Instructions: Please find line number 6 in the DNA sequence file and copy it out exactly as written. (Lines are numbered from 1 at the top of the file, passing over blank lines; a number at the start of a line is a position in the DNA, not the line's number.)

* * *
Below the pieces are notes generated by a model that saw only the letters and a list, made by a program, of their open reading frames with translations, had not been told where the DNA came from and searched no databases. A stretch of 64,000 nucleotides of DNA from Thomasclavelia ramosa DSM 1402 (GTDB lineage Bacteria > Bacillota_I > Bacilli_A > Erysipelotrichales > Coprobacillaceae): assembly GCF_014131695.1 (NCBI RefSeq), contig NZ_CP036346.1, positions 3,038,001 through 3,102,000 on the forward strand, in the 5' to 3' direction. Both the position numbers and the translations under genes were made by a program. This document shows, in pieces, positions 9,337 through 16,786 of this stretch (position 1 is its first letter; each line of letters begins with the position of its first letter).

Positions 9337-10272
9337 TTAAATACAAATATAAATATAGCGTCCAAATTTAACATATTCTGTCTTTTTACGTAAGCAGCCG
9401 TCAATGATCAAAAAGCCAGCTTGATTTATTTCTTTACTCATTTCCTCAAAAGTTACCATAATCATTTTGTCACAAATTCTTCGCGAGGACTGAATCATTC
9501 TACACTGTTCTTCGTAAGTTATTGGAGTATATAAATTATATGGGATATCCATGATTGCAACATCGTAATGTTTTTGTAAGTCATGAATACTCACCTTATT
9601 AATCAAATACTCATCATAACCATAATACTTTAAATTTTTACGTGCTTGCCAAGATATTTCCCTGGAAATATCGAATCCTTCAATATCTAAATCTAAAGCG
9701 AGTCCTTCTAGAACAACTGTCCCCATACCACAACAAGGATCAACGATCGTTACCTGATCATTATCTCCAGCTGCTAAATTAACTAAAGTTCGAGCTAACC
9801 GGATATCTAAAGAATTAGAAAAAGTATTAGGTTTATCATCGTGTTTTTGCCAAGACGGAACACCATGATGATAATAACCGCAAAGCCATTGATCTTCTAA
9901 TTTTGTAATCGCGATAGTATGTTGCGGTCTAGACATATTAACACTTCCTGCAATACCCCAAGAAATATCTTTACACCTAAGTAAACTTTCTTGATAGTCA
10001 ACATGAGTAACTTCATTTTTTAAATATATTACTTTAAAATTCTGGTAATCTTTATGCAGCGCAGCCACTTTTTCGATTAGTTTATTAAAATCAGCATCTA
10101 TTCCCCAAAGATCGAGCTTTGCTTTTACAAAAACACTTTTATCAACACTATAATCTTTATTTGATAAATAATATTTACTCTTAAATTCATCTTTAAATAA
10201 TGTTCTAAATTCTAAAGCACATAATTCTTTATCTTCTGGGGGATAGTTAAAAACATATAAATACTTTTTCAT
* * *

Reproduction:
9601 AATCAAATACTCATCATAACCATAATACTTTAAATTTTTACGTGCTTGCCAAGATATTTCCCTGGAAATATCGAATCCTTCAATATCTAAATCTAAAGCG